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Commodity currencies wallow in oil gloom, dollar braces for election

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LONDON (Reuters) - The main commodity currencies took another spill on Friday, capping what for some was set to be their worst week since the March COVID collapse, while volatility gauges climbed ahead of next week’s U.S. election.

With Brent already down 10% for the week and still on the slide, traders seemed ready to sell anything linked to crude.

Russia's rouble dropped 0.5% to near 80 per dollar RUBUTSTN=MCX on course for a 4% weekly drop. Norway's crown NOK= had managed to steady at 9.57 per dollar but only after a near 3.5% weekly skid, while Canada's dollar CAD= was facing its worst week since April.

The global tally of coronavirus cases rose by over 500,000 for the first time, France and Germany prepared to go back into almost complete lockdown and the United States notched a record 91,000 in new cases.

The dollar paused its climb on the euro meanwhile as the European single currency was crouched near a four-week low at $1.1679 EUR=EBS. The European Central Bank said on Thursday that it will ramp up its emergency money printing programmes in December.

“The oil currencies are really on edge because of a pretty ugly fall in crude,” said Saxo Bank’s head of FX strategy John Hardy.

“On the euro, you can peg it to the ECB - it is clear something big is coming in December - but the music is sounding very sour in the background with the coronavirus too,” Hardy said, adding there were questions over how much effective “medicine” the ECB has left.

The looming lockdowns and ominous rises in COVID cases meant the euro didn’t even budge when euro zone third quarter GDP data showed a stronger than expected 12.7% quarter-on-quarter bounce from the near 12% slump it saw between April and June.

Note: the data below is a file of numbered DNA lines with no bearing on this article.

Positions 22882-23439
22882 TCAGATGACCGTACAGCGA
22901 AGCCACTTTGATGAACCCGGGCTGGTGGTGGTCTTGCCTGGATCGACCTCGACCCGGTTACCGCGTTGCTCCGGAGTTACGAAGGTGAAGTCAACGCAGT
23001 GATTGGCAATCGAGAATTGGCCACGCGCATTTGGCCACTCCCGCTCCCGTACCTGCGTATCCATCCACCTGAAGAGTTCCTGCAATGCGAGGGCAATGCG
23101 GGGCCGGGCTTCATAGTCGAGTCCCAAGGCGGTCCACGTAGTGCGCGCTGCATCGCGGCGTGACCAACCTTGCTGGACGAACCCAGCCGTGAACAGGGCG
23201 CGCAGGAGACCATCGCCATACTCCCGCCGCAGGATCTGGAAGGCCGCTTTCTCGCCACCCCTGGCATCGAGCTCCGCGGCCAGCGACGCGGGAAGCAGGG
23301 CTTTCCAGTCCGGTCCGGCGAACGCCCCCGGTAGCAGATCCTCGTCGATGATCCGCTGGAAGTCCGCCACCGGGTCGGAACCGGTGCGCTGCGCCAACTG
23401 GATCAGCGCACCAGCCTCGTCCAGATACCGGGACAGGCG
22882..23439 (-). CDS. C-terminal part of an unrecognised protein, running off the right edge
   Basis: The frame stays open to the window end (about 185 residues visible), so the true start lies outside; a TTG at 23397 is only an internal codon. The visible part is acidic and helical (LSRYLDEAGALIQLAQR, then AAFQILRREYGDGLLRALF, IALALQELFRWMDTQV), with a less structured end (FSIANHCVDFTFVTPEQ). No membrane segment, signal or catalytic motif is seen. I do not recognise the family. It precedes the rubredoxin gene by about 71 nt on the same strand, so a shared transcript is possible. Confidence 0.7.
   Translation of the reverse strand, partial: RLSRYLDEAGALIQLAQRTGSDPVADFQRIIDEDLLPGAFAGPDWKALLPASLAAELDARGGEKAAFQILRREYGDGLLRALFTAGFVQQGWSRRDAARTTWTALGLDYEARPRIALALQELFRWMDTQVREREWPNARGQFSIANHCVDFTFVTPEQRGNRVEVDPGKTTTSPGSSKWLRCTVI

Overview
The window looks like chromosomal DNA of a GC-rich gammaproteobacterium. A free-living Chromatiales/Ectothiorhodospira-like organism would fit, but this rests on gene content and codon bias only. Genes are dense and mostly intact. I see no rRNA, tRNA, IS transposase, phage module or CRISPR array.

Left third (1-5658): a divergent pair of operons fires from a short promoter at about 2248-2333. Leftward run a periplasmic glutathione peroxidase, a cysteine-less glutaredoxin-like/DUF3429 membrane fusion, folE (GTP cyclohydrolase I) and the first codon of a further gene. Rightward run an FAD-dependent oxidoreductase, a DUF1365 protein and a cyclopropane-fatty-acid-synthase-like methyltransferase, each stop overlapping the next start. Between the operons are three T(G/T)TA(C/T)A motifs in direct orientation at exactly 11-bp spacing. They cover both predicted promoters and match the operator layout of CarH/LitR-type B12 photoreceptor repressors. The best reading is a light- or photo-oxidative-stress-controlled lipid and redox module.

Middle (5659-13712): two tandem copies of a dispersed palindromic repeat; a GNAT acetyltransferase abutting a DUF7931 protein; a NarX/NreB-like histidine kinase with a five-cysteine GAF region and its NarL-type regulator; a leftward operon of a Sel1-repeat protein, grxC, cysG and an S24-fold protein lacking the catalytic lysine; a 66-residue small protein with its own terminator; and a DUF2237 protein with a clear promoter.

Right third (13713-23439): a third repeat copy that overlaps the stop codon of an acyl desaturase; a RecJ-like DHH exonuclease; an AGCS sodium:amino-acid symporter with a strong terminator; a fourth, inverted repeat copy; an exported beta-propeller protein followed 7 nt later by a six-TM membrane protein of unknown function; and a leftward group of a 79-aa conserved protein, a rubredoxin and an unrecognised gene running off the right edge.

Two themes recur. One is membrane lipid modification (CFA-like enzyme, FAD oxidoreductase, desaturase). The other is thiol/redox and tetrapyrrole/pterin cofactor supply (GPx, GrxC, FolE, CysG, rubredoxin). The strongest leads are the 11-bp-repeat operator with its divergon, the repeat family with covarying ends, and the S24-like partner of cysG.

France, Italy and Spain had looked particularly encouraging but consumer prices across the euro zone were still 0.3% lower year-on-year, as expected by economists polled by Reuters.

In the United States, September personal consumption and expenditure awaits later and the Chicago PMI.


The dollar index was fractionally lower at 93.859 =USD but within reach of Thursday's four-week high at 93.916, setting it up for the biggest weekly gains since the end of September.

Still, uncertainty surrounding Tuesday’s U.S. presidential election and coronavirus fears dominate.

FX volatility gauges for euro-dollar EURSWO=FN and most other major currencies are now at their highest since March. The risk-sensitive Aussie dollar AUD=D3 did though manage to claw to $0.7041, a fraction above a three-month low of $0.7002 marked overnight.

“We opened up pretty risk-adverse but now things seem to have settled down,” said Societe Generale’s Kit Juckes, though he also flagged another heavy tumble for Turkey’s lira <TRYTOM=D3=> where worries of a full-blown currency crisis remain.

If the next week’s election result is contested by either Donald Trump or Joe Biden, or the result divides the Senate and the House of representatives between the two parties, safe-haven currencies are almost certain to gain, Hardy added.

The greenback had edged lower against the Japanese yen to 104.30 yen JPY=EBS, after rallying overnight from a five-week trough as it benefited from a rebound in U.S. treasury yields and broad dollar buying.

“104 is a big level for dollar-yen,” Hardy said. “Over a particularly chaotic U.S. election scenario, it will be interesting to see what happens.”

Reporting by Marc Jones; Editing by Chizu Nomiyama

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